Before reaching that decision, asset managers will need to undertake an exhaustive review of their data systems and service providers to ensure they have full insight into investor data flows. To safeguard client privacy when processing their personal data, firms will also need to review their notifications, processing agreements, and transfer and security arrangements.12

Asset managers will inevitably need to commit time and resources to meet rising data sovereignty requirements. The failure to safeguard clients' data, however, is likely to extract a far greater cost.


Sources

  1. FTSE Global Markets (February 3, 2017) Seven Things You Need to Know About MiFID II and GDPR
  2. ibid
  3. Diginomica (April 27, 2017) The Four Pillars Of Data Sovereignty Wisdom
  4. Actiance (January, 2017)  GDPR Compliance and Its Impact on Security and Data Protection Programs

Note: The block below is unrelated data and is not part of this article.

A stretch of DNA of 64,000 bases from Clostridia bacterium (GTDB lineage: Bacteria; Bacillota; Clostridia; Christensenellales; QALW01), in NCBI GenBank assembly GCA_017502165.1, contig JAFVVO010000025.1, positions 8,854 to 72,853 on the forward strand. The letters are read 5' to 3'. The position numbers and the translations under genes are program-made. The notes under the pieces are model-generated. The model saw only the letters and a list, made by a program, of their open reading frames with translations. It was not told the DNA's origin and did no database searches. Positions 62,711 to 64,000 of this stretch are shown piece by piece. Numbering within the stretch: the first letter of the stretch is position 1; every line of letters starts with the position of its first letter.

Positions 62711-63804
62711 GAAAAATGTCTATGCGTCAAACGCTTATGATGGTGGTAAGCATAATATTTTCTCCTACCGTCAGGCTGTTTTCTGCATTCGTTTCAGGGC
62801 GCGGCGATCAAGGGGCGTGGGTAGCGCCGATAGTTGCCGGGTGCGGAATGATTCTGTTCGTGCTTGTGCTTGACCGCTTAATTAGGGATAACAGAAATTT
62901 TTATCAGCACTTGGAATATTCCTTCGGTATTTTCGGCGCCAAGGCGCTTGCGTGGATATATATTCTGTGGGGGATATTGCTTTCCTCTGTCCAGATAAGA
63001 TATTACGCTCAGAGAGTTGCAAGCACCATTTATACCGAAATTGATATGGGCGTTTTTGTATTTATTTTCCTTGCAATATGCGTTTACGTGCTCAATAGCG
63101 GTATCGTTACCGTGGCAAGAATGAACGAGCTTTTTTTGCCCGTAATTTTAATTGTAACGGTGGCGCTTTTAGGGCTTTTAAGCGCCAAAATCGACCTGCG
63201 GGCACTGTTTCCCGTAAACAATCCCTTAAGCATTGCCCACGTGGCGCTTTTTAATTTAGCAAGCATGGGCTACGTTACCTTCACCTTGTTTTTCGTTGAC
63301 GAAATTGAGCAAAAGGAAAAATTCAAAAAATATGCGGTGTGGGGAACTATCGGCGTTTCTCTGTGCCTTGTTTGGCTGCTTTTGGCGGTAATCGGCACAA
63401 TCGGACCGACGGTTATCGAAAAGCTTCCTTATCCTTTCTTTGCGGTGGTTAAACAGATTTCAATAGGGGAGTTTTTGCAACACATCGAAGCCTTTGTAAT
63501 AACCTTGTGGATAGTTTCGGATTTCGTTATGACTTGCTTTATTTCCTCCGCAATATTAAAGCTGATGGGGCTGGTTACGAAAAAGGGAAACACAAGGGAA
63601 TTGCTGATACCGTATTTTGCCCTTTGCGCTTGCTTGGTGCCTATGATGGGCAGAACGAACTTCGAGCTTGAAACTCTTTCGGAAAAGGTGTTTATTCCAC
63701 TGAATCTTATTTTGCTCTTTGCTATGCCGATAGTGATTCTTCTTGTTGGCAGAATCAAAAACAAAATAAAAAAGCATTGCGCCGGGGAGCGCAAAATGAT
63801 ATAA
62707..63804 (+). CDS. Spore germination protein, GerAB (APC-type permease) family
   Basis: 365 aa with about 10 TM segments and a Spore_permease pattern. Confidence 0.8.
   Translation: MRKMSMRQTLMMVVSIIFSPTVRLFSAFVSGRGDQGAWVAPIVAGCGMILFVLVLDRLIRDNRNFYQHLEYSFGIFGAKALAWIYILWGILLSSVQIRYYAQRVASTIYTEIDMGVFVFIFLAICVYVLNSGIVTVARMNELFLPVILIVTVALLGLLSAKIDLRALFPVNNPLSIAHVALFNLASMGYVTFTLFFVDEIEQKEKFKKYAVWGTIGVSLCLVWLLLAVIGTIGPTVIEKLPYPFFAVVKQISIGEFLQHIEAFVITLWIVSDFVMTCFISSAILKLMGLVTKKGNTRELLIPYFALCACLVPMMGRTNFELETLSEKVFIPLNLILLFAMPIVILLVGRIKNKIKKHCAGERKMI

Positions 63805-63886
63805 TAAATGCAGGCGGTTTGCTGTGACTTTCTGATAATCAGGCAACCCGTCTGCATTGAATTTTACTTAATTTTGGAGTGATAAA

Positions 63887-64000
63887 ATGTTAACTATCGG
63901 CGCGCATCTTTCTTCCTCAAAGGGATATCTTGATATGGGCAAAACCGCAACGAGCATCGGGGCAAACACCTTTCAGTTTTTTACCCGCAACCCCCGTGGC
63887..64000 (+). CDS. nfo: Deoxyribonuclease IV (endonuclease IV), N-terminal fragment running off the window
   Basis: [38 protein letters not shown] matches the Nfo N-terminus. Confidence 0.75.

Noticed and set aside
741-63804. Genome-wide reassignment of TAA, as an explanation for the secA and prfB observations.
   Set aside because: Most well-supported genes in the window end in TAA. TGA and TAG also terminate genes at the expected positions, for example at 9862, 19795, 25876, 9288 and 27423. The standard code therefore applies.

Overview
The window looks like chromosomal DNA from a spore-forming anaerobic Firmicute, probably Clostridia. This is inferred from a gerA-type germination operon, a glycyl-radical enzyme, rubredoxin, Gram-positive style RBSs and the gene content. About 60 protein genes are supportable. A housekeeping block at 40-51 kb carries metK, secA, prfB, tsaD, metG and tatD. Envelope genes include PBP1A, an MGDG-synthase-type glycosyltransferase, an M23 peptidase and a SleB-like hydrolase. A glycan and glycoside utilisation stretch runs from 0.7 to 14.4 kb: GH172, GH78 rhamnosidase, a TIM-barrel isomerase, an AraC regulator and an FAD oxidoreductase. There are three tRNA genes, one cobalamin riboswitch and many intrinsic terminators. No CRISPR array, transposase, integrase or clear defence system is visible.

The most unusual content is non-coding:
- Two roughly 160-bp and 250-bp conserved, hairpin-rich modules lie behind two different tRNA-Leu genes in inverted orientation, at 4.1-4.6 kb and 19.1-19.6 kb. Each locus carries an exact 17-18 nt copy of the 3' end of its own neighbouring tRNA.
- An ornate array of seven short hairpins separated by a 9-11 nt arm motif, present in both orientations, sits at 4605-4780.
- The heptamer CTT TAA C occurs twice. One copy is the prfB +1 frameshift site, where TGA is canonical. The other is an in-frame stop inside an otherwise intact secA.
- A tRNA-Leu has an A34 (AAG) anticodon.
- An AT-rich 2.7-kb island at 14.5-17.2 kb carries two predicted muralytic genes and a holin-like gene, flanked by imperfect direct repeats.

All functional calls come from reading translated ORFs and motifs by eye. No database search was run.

5. Matheson (May, 2017) - GDPR in Context: Impacts on the Asset Management Industry
  6. Ibid.
  7. OpenGov (August 25, 2017) Oh Data Where Art Thou
  8. The Irish Times (September 7, 2017) Privacy Shield is Already Coming Apart at the Seams
  9. Ibid.
  10. Bloomberg (August 15, 2017) EU Court Ruling May Signal Problems for Data Privacy Shield
  11. Freshfields Buckhaus Deringer (August 5, 2016) Microsoft v. United States: Court's “Privacy" Ruling Is Not Really About Privacy at All
  12. CNS Group (August 16, 2016) Data Sovereignty: Keep Your Critical Data Close